Differences in cardiovascular function between sexes have been documented at rest and maximal exercise. The purpose of this study was to examine the sex differences in cardiovascular function during submaximal constant-load exercise, which is not well understood.
Thirty-one male and 33 female subjects completed nine minutes moderate and nine minutes vigorous intensity submaximal exercise (40 and 75% of peak watts determined by maximal exercise test). Measurements included: intra-arterial blood pressure (SBP and DBP), cardiac index (QI), heart rate (HR), oxygen consumption (VO2) and arterial catecholamines (epinephrine = EPI and norepinephrine = NE), and blood gases. Mean arterial pressure (MAP), stroke volume index (SVI), systemic vascular resistance index (SVRI), arterial oxygen content (CaO2), arterial to venous O2 difference (AVO2) and systemic oxygen transport (SOT) were calculated.
At rest and during submaximal exercise QI, SVI, SBP, MAP, NE, CaO2, and SOT were lower in females compared to males. VO2, AVO2, EPI were lower in females throughout exercise. When corrected for wattage, females had a higher Q, HR, SV, VO2 and AVO2 despite lower energy expenditure and higher mechanical efficiency.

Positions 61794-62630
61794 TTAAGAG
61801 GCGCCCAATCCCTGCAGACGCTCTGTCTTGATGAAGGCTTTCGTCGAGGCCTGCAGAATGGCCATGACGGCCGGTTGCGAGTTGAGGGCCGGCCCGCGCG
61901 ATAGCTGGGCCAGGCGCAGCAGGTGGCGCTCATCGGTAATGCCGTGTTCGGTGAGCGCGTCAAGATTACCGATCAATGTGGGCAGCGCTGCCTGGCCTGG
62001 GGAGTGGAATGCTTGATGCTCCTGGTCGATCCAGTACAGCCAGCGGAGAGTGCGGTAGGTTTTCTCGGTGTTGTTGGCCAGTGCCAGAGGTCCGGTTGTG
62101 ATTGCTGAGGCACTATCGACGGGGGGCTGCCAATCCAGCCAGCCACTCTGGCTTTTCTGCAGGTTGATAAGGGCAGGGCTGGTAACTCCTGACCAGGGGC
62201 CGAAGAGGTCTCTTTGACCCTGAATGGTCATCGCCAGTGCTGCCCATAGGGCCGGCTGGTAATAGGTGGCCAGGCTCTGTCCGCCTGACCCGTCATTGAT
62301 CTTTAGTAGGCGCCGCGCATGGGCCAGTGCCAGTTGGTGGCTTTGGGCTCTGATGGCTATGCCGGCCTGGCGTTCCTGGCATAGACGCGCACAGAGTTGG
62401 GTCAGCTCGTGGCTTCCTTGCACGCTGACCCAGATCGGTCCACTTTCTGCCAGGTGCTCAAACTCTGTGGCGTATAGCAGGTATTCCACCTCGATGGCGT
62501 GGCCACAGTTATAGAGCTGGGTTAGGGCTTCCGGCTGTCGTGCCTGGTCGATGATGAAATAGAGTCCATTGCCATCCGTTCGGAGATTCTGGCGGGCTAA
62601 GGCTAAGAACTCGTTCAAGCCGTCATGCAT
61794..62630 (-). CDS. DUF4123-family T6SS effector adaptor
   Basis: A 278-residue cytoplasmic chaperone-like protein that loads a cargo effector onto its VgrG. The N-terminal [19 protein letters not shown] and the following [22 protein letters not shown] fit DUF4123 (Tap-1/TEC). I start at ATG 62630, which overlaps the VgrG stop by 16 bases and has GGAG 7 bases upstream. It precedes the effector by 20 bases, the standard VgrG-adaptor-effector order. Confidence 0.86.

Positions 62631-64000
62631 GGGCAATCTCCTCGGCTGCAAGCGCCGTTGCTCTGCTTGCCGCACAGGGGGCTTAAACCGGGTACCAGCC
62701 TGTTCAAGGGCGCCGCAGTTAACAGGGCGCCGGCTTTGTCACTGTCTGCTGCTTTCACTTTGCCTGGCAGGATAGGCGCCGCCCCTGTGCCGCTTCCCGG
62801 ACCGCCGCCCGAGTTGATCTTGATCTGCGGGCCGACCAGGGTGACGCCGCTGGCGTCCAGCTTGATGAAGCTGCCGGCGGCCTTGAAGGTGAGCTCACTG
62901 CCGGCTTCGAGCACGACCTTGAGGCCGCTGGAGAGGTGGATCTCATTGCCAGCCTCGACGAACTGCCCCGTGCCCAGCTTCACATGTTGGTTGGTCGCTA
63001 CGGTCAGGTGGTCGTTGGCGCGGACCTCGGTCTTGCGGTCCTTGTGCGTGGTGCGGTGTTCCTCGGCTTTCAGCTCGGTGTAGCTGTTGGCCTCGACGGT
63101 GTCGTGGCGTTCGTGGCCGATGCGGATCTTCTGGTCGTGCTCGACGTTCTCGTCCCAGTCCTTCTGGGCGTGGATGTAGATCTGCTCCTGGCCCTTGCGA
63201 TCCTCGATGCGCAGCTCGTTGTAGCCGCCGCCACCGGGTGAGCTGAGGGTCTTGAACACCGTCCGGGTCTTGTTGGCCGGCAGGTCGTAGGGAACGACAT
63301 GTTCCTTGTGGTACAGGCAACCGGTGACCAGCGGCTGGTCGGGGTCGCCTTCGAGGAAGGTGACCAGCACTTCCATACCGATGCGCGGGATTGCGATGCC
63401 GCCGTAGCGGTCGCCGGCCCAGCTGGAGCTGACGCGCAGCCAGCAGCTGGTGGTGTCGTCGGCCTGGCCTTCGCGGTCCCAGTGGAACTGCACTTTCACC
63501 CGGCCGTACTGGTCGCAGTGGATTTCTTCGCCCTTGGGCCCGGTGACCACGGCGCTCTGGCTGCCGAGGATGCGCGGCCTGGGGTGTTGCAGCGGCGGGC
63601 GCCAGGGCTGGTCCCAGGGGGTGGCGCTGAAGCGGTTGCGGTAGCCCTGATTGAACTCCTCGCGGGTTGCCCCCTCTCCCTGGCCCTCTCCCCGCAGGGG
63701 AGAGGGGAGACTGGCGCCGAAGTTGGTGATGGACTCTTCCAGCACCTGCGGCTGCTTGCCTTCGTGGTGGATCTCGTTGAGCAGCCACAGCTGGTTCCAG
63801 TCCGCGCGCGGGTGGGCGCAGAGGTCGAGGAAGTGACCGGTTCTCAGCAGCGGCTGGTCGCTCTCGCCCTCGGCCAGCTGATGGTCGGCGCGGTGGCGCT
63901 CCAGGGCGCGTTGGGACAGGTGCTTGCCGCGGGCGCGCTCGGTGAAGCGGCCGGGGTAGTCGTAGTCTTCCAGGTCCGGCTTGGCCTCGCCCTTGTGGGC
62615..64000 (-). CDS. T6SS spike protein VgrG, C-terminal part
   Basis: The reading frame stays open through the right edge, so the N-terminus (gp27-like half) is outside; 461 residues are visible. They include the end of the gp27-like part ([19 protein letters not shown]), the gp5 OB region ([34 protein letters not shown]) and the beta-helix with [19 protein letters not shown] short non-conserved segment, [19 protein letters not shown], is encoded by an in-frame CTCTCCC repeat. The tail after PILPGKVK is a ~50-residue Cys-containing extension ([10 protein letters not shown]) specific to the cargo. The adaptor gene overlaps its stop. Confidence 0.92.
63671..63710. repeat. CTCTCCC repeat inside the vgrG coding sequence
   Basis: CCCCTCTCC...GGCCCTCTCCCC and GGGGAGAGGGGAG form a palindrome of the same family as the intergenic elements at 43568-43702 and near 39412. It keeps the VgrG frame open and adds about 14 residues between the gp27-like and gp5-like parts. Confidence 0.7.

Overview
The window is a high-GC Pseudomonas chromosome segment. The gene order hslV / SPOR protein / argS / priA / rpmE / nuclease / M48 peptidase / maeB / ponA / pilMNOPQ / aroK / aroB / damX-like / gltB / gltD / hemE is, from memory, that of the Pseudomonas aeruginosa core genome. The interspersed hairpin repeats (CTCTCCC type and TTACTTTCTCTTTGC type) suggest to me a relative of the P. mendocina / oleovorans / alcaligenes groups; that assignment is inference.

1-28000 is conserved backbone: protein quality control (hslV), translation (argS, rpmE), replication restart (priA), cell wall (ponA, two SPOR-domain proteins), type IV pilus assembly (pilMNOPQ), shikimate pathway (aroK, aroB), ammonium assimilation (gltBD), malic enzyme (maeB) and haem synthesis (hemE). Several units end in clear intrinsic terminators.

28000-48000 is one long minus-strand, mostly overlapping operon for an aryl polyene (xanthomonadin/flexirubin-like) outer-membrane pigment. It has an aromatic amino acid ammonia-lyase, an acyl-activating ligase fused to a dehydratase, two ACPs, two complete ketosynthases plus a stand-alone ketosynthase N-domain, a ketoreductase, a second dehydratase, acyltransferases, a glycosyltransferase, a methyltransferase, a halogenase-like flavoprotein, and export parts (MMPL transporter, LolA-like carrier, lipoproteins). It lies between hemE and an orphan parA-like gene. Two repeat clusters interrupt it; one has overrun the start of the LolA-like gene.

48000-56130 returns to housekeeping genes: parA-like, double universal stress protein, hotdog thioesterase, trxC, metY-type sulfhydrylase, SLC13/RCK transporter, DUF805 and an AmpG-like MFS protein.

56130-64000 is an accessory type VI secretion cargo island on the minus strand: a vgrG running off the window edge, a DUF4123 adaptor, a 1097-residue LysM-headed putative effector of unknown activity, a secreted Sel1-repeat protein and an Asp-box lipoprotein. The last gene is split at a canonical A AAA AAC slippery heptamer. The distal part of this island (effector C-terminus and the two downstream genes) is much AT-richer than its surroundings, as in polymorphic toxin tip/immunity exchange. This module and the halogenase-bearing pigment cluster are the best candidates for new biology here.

This study demonstrates sex differences in the cardiovascular response to constant-load submaximal exercise. Specifically, females presented limitations in cardiac performance in which they are unable to compensate for reductions in stroke volume through increases in HR, potentially a consequence of a female’s blunted sympathetic response and higher vasodilatory state. Females demonstrated greater cardiac work needed to meet the same external work demand, and relied on increased peripheral oxygen extraction, lower energy expenditure and improvements in mechanical efficiency as compensatory mechanisms.
- Arterial pressure
- Cardiac output
- Energy expenditure
- Systemic vascular resistance
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